eXtropia: the open web technology company
Technology | Support | Tutorials | Development | About Us | Users | Contact Us
 ::   Tutorials
 ::   Presentations
Perl & CGI tutorials
 ::   Intro to Perl/CGI and HTML Forms
 ::   Intro to Windows Perl
 ::   Intro to Perl 5
 ::   Intro to Perl
 ::   Intro to Perl Taint mode
 ::   Sherlock Holmes and the Case of the Broken CGI Script
 ::   Writing COM Components in Perl

Java tutorials
 ::   Intro to Java
 ::   Cross Browser Java

Misc technical tutorials
 ::   Intro to The Web Application Development Environment
 ::   Introduction to XML
 ::   Intro to Web Design
 ::   Intro to Web Security
 ::   Databases for Web Developers
 ::   UNIX for Web Developers
 ::   Intro to Adobe Photoshop
 ::   Web Programming 101
 ::   Introduction to Microsoft DNA

Misc non-technical tutorials
 ::   Misc Technopreneurship Docs
 ::   What is a Webmaster?
 ::   What is the open source business model?
 ::   Technical writing
 ::   Small and mid-sized businesses on the Web

Offsite tutorials
 ::   ISAPI Perl Primer
 ::   Serving up web server basics
 ::   Introduction to Java (Parts 1 and 2) in Slovak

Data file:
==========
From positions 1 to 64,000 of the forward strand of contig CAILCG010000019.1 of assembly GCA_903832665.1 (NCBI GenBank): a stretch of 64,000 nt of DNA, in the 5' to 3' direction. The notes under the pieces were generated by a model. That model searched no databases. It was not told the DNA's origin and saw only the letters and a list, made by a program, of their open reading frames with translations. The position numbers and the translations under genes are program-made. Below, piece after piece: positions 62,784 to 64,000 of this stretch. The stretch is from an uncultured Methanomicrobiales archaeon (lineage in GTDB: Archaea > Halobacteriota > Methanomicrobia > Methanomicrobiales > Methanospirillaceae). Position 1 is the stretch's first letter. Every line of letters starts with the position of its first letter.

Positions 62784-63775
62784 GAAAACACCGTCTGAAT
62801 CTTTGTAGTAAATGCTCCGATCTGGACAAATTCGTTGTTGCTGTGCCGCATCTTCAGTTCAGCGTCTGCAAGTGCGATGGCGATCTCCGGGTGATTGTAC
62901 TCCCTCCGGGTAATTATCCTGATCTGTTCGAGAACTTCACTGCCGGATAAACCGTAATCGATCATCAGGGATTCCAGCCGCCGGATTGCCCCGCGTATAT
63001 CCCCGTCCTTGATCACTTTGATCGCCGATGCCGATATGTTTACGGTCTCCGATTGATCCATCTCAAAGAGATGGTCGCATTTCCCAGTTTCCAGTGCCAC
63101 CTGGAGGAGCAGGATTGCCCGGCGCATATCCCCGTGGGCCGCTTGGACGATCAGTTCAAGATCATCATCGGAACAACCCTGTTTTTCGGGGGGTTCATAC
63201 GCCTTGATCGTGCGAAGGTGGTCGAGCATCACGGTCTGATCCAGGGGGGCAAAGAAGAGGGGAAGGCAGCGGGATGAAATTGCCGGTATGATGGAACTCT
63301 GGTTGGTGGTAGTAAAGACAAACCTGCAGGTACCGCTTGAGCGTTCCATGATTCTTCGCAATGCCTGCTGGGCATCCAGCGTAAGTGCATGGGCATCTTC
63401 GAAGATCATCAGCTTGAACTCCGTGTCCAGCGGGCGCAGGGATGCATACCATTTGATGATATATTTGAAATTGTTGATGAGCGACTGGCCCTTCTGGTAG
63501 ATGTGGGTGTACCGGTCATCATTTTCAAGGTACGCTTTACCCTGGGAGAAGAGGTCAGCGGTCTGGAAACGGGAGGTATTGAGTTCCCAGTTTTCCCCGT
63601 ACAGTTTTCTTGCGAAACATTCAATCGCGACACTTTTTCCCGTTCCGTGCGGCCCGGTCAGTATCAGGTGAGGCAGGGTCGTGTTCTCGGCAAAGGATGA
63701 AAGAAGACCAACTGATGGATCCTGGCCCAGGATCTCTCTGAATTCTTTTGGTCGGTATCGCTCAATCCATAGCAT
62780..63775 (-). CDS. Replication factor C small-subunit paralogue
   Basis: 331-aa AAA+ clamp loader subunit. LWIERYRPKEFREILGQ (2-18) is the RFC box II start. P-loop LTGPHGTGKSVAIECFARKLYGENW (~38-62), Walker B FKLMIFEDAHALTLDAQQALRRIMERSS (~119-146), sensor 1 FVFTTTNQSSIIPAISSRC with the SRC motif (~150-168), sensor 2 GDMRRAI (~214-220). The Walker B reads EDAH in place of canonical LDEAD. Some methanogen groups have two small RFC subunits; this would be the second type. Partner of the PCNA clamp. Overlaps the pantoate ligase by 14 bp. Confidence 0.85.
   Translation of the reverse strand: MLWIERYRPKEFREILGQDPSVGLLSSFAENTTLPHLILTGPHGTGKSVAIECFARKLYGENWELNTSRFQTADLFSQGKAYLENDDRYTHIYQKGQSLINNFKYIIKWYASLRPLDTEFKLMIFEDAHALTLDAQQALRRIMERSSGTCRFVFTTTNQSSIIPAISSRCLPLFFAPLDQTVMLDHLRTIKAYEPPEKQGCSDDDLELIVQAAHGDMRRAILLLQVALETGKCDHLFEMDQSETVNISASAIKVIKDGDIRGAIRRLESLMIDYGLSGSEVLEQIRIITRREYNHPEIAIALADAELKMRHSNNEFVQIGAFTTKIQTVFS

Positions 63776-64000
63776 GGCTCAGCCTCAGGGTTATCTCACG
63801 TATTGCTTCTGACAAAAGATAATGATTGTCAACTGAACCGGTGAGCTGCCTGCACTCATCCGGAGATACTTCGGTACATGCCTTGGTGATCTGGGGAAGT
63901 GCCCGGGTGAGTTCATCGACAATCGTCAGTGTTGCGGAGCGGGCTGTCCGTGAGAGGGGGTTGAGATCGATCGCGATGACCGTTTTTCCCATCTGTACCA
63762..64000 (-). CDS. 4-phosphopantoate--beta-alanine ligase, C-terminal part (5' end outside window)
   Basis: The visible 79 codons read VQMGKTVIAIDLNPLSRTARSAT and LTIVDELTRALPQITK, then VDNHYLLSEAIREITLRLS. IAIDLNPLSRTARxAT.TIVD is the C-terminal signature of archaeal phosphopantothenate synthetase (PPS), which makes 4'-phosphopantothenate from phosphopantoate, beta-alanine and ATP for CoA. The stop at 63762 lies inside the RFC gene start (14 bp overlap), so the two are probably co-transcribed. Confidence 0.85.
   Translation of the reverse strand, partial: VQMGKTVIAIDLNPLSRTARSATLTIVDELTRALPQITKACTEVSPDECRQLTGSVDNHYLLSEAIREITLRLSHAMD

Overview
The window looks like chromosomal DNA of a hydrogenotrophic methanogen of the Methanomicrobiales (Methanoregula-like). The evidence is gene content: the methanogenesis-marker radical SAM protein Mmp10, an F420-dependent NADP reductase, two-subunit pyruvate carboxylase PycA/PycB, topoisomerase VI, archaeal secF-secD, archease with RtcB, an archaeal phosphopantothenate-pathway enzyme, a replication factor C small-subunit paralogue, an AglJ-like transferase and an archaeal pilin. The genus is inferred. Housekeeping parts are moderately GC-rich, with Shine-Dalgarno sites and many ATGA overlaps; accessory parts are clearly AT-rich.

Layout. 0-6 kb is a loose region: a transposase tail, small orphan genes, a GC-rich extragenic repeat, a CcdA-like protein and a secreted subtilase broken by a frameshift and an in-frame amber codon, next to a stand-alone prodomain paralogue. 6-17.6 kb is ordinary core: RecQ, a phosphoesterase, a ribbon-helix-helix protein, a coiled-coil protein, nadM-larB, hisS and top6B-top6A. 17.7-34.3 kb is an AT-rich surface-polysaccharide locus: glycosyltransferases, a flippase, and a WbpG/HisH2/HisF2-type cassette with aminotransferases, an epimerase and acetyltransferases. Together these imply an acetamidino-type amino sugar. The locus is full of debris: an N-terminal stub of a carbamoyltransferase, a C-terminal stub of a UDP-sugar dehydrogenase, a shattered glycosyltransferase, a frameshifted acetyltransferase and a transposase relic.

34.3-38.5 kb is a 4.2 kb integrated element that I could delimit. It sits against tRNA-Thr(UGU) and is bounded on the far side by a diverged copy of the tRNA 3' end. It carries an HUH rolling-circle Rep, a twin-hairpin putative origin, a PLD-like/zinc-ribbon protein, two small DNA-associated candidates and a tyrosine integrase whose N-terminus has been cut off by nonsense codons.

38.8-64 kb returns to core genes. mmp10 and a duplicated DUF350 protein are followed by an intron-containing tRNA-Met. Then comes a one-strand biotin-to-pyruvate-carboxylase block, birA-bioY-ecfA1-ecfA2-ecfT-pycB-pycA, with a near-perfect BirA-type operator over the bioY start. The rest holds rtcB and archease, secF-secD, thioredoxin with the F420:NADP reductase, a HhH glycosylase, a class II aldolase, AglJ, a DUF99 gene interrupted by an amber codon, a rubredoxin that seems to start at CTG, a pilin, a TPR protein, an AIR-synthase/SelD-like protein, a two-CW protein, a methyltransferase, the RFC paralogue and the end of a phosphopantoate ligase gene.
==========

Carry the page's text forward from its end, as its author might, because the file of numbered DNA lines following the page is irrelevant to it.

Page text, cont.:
Introduction to Web Programming
Throwing Errors  
  • In Java terms, errors are thrown to an event handler which catches it and processes it.

  • Thus, exception objects are always instances of the Throwable class and can be thrown from a routine to an error handler. In the following example, we see that the readLine() method might throw an IOException error object if it has trouble reading a line.

    public String readLine() throws IOException

  • It is also of interest to know that a method may throw multiple errors by listing them as a comma separated list after the "throws" keyword.

  • Of course, a method may perform correctly without throwing an error. The throws portion just allows the method to deal with the "other" cases.

  • You can also throw your own error objects including both those available through the JDK as well as ones you create yourself.

Previous Page | Next Page